Could colouring books for adults be a stressed out Pakistani’s saviour? We find out
Remember when you were younger and a colouring book and some Crayola was your best friend?
No, right? Thank God because that would have been really sad.
Though you probably do remember that when the parental unit needed a little breather, they’d shove these items in your hands and you’d be distracted for a couple of hours. Well, who decided it was time for colouring book conquests to end?
It’s just time for an upgrade.
A form of psychological nirvana?
If I went to a shrink a year ago to grapple with my stress and he told me to start colouring, I’d start wondering if him and I should switch seats.
As a 23-year-old juggling a full-time job with law classes, it’s safe to say I experience my fair share of anxiety, cynicism and have zero time to go see an actual shrink. That’s why I usually end up indulging in some retail therapy but that isn’t too healthy for the soul or my wallet. I knew I had to find a substitute.
Two words: colouring books.
Although adult colouring has all the markings of a fad, it’s the therapeutic properties associated with the activity that’s got these books flying off the shelves and that prove it’s a bandwagon that’s here to stay.
I’m not saying it’s a cure for all your worries but rather an effective coping mechanism.
The fun exercise activates different areas of our two cerebral hemispheres, such as the ones involved in vision and fine motor skills.
Psychologist Gloria Martinez Ayala states, “The action involves both logic, by which we color forms, and creativity, when mixing and matching colour. The relaxation that it provides lowers the activity of the amygdala, a basic part of our brain involved in controlling emotion that is affected by stress.”
A lucrative business
For an artist, creating a colouring book for adults right now could turn out to be a profitable venture.
Ilham Taufiq, the assistant marketing manager at Liberty Books shares, “Recently, in the last year since we launched adult colouring books in stores, we’ve seen an overgrowing demand for them. Teenagers and middle-aged women in particular always come in asking for these. There’s two kinds of customers: one category is already aware and comes in asking for these colouring books and the other is those consumers who come in, see these on the selves and are intrigued.”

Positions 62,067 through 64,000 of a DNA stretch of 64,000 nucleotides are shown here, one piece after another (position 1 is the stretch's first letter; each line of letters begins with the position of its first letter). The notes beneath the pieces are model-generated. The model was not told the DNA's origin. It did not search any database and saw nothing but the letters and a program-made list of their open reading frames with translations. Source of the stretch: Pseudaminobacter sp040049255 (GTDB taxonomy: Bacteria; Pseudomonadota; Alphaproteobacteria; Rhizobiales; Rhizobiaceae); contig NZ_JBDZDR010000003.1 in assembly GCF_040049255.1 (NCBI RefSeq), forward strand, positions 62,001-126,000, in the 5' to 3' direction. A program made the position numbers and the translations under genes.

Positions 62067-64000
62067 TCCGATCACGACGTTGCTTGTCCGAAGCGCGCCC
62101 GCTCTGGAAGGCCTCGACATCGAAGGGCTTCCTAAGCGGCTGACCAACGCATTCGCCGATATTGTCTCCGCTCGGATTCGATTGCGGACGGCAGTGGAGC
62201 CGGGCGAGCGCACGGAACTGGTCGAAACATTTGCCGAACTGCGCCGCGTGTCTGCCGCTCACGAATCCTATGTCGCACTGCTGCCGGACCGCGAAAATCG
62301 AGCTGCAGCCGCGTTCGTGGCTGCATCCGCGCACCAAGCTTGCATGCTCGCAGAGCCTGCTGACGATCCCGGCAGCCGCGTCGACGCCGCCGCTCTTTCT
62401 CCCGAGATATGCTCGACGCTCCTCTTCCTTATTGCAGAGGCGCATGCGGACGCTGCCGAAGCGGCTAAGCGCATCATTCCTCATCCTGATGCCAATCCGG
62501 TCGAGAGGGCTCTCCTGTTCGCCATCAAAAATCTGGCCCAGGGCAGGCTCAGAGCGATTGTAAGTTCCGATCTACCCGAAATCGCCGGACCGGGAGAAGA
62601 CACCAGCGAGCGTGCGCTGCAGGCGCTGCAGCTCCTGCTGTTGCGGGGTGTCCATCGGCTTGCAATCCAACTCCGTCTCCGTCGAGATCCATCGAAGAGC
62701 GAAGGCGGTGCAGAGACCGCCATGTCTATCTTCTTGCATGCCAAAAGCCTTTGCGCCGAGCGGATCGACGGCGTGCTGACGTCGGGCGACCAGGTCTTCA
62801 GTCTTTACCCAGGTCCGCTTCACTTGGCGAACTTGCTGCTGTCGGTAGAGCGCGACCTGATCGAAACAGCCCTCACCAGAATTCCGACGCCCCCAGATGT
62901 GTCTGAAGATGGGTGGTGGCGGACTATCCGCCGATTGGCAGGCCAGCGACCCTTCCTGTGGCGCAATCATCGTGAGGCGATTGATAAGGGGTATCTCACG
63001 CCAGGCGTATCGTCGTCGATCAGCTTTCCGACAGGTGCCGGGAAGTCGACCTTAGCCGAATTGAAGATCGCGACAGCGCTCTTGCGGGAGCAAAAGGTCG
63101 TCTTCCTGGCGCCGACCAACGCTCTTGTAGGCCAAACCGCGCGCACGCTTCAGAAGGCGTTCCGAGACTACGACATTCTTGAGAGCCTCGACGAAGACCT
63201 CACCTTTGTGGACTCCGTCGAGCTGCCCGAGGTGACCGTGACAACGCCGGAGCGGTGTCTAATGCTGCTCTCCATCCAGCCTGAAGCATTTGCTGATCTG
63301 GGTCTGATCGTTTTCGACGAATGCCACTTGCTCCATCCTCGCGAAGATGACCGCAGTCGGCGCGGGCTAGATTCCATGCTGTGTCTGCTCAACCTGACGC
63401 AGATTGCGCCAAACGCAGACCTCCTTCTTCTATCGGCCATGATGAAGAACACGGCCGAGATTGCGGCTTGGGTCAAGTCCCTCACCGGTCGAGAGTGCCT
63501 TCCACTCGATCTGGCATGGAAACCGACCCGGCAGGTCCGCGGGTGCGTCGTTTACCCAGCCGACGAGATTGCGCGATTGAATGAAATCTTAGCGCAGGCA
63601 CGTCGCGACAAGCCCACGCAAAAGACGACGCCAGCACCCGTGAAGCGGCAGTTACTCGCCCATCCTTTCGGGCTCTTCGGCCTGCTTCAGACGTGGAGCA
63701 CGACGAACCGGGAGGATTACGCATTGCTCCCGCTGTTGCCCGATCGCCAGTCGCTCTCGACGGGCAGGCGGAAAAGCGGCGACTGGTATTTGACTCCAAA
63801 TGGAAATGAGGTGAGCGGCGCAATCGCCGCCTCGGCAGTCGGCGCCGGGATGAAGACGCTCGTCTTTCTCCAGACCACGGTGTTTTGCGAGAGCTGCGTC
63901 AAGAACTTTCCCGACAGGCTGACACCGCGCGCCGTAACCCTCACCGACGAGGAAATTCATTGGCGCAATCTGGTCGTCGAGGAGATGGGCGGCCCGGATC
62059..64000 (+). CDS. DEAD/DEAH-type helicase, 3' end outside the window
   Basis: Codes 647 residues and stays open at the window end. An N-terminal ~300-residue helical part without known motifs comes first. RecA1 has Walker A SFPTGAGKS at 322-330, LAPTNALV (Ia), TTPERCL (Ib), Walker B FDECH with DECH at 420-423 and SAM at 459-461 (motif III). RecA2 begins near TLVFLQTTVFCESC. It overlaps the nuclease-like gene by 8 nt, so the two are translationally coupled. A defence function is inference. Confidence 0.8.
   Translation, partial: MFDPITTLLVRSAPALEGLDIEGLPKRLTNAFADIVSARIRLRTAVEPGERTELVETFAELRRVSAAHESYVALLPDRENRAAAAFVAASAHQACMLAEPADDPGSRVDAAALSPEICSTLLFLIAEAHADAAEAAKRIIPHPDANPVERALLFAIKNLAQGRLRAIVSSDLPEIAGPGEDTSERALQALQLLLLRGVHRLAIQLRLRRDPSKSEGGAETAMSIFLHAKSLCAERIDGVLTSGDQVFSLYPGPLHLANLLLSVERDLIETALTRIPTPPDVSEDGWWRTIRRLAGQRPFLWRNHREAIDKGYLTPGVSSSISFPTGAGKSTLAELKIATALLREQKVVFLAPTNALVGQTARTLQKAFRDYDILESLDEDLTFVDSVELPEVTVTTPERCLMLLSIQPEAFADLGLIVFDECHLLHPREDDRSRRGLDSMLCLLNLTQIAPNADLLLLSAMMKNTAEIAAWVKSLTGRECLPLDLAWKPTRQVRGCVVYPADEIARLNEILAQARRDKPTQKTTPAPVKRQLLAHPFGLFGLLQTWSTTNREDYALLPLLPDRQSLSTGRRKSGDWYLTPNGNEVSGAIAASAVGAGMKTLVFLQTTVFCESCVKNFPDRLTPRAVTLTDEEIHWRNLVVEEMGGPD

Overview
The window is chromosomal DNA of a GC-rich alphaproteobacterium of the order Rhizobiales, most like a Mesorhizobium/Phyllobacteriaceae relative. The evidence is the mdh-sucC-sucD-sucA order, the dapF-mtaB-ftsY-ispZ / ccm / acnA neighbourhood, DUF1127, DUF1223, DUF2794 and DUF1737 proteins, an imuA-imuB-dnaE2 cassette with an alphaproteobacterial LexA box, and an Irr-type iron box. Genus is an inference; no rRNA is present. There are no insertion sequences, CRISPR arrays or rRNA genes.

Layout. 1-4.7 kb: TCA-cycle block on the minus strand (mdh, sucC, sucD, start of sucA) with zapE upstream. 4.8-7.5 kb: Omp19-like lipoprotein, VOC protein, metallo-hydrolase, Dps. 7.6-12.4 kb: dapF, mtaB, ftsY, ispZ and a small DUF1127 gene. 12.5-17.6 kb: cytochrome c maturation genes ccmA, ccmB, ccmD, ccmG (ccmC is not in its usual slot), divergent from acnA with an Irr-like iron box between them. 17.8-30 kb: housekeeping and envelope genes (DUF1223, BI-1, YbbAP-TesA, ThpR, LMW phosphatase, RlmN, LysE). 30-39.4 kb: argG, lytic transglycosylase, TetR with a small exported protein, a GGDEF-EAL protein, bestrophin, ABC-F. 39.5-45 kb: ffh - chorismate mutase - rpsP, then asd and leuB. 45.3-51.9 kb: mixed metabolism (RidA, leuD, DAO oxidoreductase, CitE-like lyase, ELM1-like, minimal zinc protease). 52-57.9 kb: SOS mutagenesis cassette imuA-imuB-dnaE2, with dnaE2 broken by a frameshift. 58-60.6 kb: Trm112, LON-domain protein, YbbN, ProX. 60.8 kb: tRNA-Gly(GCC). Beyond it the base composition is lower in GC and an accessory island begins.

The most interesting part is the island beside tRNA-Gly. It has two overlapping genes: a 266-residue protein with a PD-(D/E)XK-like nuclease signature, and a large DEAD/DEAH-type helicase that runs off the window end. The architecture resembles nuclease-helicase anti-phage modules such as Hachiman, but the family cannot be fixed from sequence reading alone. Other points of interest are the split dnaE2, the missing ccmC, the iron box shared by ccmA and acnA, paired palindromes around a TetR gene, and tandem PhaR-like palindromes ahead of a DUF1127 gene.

She adds, “We have a wide array of interesting designs available like books that feature architectural designs, vintage floral designs to meditation drawings.”
A no hassle hobby for the not so artistically gifted
An easy way to escape the everyday grind and take a breather from technology, colouring is a way to get away for a bit and reboot your brain. Yoga or hitting the gym can’t be everyone’s release and it feels good to do something meditative that’s not purely meditation.
Colouring time can be mindful; I can sit down with the canvas in my lap, think long and hard about what colour combos I want to incorporate. And these ones are no joke — the designs are intricate, you can’t just use chunky crayons or blunt colouring pencils. High quality felt tip markers make all the difference.
Or it can be mindless. Either way, it gets me away from my phone and helps me disconnect, even if it is for a little while.
The best part? You feel creative without actually having created anything. Colouring will stimulate your imagination and take you down memory lane, back to your childhood, unconsciously leading us to simpler times.
The key to a good colouring session is an exceptional cup of chai or coffee, and being seated in a comfortable position. It takes a good while to colour one of these things in completely; a minimum of a couple of hours, if you want to be satisfied with the way you fill in the patterns and stay inside the lines, which is not easy as I remembered it.
And the thing that ties it all together is the background music. Here’s what works for me in that department: